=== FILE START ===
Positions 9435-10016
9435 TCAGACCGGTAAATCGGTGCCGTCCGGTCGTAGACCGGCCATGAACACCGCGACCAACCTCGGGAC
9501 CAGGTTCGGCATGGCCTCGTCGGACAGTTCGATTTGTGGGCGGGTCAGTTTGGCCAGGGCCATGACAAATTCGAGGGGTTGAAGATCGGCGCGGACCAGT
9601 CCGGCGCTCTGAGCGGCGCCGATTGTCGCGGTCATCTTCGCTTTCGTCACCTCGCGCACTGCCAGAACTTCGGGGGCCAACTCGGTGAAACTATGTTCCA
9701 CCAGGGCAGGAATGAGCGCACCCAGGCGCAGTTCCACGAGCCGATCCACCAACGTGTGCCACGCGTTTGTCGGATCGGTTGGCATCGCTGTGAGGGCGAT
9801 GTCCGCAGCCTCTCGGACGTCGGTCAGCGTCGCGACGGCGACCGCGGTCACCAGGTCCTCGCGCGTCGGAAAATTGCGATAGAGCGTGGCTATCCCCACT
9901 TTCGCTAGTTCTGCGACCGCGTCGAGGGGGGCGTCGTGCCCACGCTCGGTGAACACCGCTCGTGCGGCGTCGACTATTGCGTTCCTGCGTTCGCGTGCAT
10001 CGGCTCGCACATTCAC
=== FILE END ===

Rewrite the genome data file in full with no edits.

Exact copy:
Positions 9435-10016
9435 TCAGACCGGTAAATCGGTGCCGTCCGGTCGTAGACCGGCCATGAACACCGCGACCAACCTCGGGAC
9501 CAGGTTCGGCATGGCCTCGTCGGACAGTTCGATTTGTGGGCGGGTCAGTTTGGCCAGGGCCATGACAAATTCGAGGGGTTGAAGATCGGCGCGGACCAGT
9601 CCGGCGCTCTGAGCGGCGCCGATTGTCGCGGTCATCTTCGCTTTCGTCACCTCGCGCACTGCCAGAACTTCGGGGGCCAACTCGGTGAAACTATGTTCCA
9701 CCAGGGCAGGAATGAGCGCACCCAGGCGCAGTTCCACGAGCCGATCCACCAACGTGTGCCACGCGTTTGTCGGATCGGTTGGCATCGCTGTGAGGGCGAT
9801 GTCCGCAGCCTCTCGGACGTCGGTCAGCGTCGCGACGGCGACCGCGGTCACCAGGTCCTCGCGCGTCGGAAAATTGCGATAGAGCGTGGCTATCCCCACT
9901 TTCGCTAGTTCTGCGACCGCGTCGAGGGGGGCGTCGTGCCCACGCTCGGTGAACACCGCTCGTGCGGCGTCGACTATTGCGTTCCTGCGTTCGCGTGCAT
10001 CGGCTCGCACATTCAC